Screen Rant’s Ben Kendrick reviews Abduction
A lot of moviegoers tend to associate director John Singleton with hard hitting dramas that, more often than not, have focused on controversial topics including socio-economic inequality and racial tensions – so, no doubt, it came as a surprise when the famed filmmaker chose to shoot a film starring Taylor Lautner. Abduction had been sold to Lionsgate with the Twilight heart-throb already attached – with the intention of testing the young star’s leading-man mettle as well as capturing his Twi-hard fan base.
Singleton is confident in the final cut of Abduction and is already talking up a sequel. However, will audiences be as impressed with the action thriller, and Lautner’s headlining performance, or is the movie just an attempt by Hollywood executives to cash in on big names – without having to deliver a competent piece of entertainment?
As mentioned, despite allusions to the contrary in the film’s marketing, the Abduction story is pretty basic: Nathan Price (Taylor Lautner) is a high school kid who feels out of place (like most high school kids). However, after Price and his neighbor, Karen Lowell (Lily Collins), find a childhood picture of him (as well as a computer-rendered image of what he would look like now) on a missing person’s website, the teenager is thrown into a massive government conspiracy – and, subsequently, a run-for-your-life adventure. Hot on his heels are a variety of mysterious people – such as Frank Burton (Alfred Molina) and Dr. Bennett (Sigourney Weaver) to name a few – all with hazy motivations. In order to stop running, and get back to a “normal” life, Price is forced into a series of dangerous altercations in a desperate attempt to uncover the truth about his past.
Throughout the runtime, Abduction appears to fancy itself much smarter than what actually plays out onscreen would indicate. This is a film that takes itself very seriously – with very few comedic moments and a few pretty brutal altercations (especially considering the film’s PG-13 rating). As a result, the movie is a mishmash of “moments” that the filmmakers must have felt were important for “telling” Price’s character arc – robbing the proceedings of credibility as each of these isolated moments undermine prior scenes and don’t successfully build upon each other.
For example (being as vague as possible), there’s a character that is identified early on in the film as someone Price can trust and, when things get out of hand, he and Lowell decide to head across the country to rendezvous with said person – until they hit a bump in the road and the plot line is completely derailed (and the aforementioned character vanishes from the story, never to be mentioned again). This might sound like a minor thing but if you were to chart the actual movement of the characters in Abduction, you’d quickly discover that there’s a significant amount of “filler” – Price and Co. backtracking ground and retreading story ideas. The film lacks a real narrative drive and, for a story about people on the run, most of the characters are just wandering in circles – which, given a predictable and awkward plot, is especially boring to watch.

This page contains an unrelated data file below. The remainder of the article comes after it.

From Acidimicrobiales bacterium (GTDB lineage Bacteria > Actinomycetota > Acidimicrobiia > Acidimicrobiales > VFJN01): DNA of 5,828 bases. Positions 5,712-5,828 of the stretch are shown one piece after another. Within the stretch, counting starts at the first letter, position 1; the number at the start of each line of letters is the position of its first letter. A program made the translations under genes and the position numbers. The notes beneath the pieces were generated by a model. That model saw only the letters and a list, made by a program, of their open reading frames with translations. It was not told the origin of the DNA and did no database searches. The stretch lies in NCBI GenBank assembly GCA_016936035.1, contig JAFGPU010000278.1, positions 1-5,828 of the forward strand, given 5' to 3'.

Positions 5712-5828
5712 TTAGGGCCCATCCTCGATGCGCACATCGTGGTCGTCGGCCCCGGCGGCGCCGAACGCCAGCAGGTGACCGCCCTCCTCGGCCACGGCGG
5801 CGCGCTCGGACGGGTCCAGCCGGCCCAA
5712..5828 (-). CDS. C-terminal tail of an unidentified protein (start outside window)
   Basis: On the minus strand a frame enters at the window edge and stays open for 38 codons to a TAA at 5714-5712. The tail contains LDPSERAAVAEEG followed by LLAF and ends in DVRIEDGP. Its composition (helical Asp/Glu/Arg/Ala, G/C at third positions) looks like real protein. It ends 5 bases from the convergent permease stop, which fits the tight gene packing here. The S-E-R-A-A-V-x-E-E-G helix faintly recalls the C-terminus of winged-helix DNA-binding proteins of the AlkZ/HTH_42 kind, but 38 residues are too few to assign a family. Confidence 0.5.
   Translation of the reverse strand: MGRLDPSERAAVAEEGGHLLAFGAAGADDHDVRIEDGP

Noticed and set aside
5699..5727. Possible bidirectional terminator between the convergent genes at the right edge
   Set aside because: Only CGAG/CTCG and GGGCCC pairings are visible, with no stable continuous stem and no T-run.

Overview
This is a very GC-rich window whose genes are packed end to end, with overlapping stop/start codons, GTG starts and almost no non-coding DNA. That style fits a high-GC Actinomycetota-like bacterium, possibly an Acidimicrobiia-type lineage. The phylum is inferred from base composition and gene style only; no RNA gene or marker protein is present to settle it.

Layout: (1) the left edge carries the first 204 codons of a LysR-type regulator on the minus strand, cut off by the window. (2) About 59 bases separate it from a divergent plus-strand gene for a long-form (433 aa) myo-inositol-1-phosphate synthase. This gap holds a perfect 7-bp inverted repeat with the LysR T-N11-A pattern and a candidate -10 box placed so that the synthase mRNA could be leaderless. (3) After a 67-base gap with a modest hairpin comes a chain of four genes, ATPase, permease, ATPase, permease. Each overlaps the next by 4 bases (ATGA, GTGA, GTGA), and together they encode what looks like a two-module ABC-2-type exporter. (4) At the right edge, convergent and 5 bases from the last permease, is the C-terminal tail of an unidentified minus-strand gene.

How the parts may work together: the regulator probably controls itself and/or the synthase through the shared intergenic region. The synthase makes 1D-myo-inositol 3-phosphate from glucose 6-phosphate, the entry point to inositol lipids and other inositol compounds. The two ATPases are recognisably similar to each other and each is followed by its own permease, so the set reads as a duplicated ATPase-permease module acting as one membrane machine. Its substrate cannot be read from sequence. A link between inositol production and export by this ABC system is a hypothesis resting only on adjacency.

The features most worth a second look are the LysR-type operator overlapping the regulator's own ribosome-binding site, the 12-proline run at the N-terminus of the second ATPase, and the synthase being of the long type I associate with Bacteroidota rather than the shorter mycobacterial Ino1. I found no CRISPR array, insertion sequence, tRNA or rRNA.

As mentioned, Lautner has been attached to Abduction for a long time – with studio heads no doubt testing his leading man muscle. Surely, Lautner handles himself well in some of the more physical moments of the film – he appears to have done a lot of his own running, jumping, and fighting – but falls entirely flat in intimate character moments. Despite a truly horrendous set of circumstances that occur in the first act of the movie, Price does very little but lower his eyebrows and pace around. It’s unfortunate because, watching Abduction, it’s easy to imagine Lautner (with a few more years under his belt) able to succeed in the same market Sam Worthington has been culling over the last few years – relying on physical/strong but silent type roles. However, Hollywood (in a mad rush to capitalize on the young actor’s Twilight profile) has pushed him out the gate too soon – and undercut his chances of headlining another character-focused action thriller for awhile.
The rest of the cast is serviceable but bland. Alfred Molina and Sigourney Weaver are completely wasted (and have some of the worst lines that either actor has likely ever delivered). Ultimately, these characters are reduced to outlines who, as the story progresses, could have added a lot to the proceedings – if they had been given more to work with. Lilly Collins actually offers the most compelling performance in the movie – even elevating some of the scenes where Lautner isn’t particularly convincing – as Price drags her character from one messed up scenario on to another. She’s a competent addition and about the only cast member who seemed to know that the film wasn’t going to get by on plot, melodrama, and Lautner’s name alone.
In the end, there’s very little to celebrate in Abduction. Aside from a few of the more physical moments in movie, the story is generic and cliche’, the characters are one dimensional shells with little to do but run from place to place, and the performances are stilted at best and, more often than not, completely cheesy. Fans of Taylor Lautner will likely be satisfied by seeing the actor try on his leading man chops as well as enjoy the five separate occasions where the Twilight star takes off his shirt but, for fans of worthwhile trips to the theater, Abduction is hard to recommend.
If you’re still on the fence about Abduction, check out the trailer below:
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Abduction is now in theaters.